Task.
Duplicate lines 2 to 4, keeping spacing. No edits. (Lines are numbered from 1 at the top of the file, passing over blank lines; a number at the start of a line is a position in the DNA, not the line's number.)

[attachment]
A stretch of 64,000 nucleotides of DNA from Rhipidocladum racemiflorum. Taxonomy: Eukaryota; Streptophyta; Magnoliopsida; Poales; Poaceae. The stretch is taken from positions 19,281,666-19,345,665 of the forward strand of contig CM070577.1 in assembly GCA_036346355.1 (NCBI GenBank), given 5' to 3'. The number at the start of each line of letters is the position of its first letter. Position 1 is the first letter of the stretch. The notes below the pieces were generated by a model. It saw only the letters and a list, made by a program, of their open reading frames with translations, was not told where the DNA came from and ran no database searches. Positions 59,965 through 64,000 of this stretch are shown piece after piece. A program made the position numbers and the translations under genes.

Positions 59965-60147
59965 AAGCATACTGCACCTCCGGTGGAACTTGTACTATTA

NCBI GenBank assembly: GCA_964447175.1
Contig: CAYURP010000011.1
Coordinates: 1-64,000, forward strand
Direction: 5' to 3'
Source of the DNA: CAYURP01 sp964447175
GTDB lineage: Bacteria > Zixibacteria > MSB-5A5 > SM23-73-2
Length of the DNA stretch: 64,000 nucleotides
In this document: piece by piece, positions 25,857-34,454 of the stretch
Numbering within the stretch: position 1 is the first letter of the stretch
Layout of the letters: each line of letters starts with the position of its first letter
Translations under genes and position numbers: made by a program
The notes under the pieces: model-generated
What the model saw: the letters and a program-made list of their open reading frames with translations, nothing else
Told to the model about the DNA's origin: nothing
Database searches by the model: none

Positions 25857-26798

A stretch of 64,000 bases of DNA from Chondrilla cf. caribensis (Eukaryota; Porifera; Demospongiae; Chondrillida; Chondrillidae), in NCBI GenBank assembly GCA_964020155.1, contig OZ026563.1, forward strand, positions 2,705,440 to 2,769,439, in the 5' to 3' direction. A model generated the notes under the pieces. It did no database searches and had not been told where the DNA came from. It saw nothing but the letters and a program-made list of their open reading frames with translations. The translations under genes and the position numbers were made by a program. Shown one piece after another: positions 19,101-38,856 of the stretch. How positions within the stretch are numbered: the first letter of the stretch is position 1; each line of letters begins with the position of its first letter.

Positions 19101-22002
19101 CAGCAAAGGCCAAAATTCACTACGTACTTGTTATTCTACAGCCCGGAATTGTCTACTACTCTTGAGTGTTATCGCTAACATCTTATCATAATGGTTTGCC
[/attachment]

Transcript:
Positions 59965-60147
59965 AAGCATACTGCACCTCCGGTGGAACTTGTACTATTA

NCBI GenBank assembly: GCA_964447175.1